TORONTO – We’re past the point of polite pats on the back for a job well done the past two springs from Major League Baseball to Montreal, and this is more than simply leverage to bear on the continuing uncertainty facing the Rays in Tampa Bay.
There’s a change in tone from commissioner Rob Manfred that’s significant, passive praise replaced by something that sounds like a road map back to the big leagues.
You really want a team, Montreal? Get some legit plans in place for a new stadium, make the package so appealing that other owners can’t say no, and wait for the time to be right.
“I’d love to see another team in Canada,” Manfred said during an interview with Sportsnet on Monday.
That statement is his strongest yet on the subject since taking over from Bud Selig in January, and while nothing is imminent, if the new commissioner would “love” to see something happen, there can be no better encouragement.
Manfred isn’t requesting some “if you build it, they will come,” leap of faith a la Field of Dreams, but rather seems to be asking those with a stake to put together something concrete that the other owners can realistically consider.
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Feasibility studies, such as the one conducted two years ago for the Montreal Baseball Project and the Board of Trade of Metropolitan Montreal, are great, but commitments with real money behind them are what move people to act.
Then there’s also the matter of finding a team.
Relocation is an issue at the whim of current owners, and while the Rays continue to squabble with the St. Petersburg City Council over the right to explore possible stadium sites in neighbouring Pinellas and Hillsborough counties, that process has yet to reach its endgame.
Expansion, the other route to a team for Montreal, is on baseball’s “backburner,” but when asked how it can move forward, Manfred replied, “some of our expansion has been driven by ownership issues, others have been driven by the fact that you get to the point that you have a market that is so appealing, you feel you need to be there.”
“That was the original feeling with respect to Florida, that we needed to be in that market,” he continued. “So it just depends, it’s the moment in history.”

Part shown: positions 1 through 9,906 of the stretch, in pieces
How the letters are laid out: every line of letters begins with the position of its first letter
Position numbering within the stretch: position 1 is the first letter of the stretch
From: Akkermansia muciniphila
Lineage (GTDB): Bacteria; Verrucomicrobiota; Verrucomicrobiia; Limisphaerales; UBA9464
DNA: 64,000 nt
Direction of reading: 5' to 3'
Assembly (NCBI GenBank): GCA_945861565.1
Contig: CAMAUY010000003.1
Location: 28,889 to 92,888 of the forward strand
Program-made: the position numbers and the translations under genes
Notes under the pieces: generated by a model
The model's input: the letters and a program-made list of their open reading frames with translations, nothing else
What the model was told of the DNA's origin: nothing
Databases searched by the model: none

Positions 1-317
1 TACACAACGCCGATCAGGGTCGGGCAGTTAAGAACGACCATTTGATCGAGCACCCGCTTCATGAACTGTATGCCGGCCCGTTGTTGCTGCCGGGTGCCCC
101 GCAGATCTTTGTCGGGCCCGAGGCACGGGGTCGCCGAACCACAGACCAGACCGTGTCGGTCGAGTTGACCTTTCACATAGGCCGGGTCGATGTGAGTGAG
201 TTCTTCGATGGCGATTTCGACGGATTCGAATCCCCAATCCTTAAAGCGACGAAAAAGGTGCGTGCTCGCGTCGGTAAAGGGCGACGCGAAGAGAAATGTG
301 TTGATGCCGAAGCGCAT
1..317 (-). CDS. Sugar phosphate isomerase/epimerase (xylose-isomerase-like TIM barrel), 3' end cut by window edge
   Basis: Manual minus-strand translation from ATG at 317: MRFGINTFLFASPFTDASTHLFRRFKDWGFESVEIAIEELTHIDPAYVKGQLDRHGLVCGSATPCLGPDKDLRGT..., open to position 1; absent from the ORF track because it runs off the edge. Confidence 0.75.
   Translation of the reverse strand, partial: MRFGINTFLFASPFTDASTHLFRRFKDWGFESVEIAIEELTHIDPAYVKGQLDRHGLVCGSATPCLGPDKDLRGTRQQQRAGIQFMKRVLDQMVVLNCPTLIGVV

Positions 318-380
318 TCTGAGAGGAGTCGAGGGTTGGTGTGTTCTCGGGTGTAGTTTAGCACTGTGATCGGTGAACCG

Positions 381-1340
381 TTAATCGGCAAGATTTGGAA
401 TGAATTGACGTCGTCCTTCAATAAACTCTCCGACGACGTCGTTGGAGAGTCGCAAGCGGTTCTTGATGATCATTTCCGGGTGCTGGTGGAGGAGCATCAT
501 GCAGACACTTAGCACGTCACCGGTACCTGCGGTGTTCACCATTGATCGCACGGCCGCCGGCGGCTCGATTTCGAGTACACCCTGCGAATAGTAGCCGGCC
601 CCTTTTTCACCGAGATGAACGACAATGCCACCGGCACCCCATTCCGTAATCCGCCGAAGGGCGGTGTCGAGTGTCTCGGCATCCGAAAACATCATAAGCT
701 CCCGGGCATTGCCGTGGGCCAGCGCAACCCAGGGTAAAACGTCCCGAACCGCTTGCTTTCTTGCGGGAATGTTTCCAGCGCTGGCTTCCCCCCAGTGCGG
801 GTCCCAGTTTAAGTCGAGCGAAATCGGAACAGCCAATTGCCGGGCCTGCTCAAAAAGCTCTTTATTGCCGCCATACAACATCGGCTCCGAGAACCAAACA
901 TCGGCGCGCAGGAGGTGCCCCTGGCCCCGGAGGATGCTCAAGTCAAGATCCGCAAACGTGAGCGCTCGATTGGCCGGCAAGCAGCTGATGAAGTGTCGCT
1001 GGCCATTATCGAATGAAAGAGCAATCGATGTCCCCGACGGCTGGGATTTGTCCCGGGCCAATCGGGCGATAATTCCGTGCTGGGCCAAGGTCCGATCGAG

Montreal must shift from intriguing to compelling to find its moment in history.
The exhibition series staged by the Toronto Blue Jays at Olympic Stadium the past two years – 96,545 fans showed up for a two-game series against the Cincinnati Reds this year, 96,350 attended last year’s pair against the New York Mets – certainly helped advance that potential.
But the real heavy lifting – a realistic business plan, a stadium site, financing, solid commitments from ticket buyers and sponsors – needs to be in place to capitalize on the commissioner’s support.
“When you talk about internationalizing the game, I think it’s important not only to do what I think of as the visits – you go to Australia and you play two games, we’re not going to have a team in Australia,” he said. “The other part of international activity is sustained international activity and to me the two most realistic targets are another team in Canada, and a team in Mexico, just because of geography and the nature of our schedule.”
Though he didn’t mention Montreal specifically, that’s the only other Canadian city on Major League Baseball’s radar.
When asked about Vancouver, Manfred replied: “Since I’ve been commissioner, I have not had any dialogue with Vancouver, but it’s a great city. I don’t see why it couldn’t be a candidate. But I think Montreal is a little further down the road.”
There’s no debate about that, and the commissioner appears to be pointing the way down it.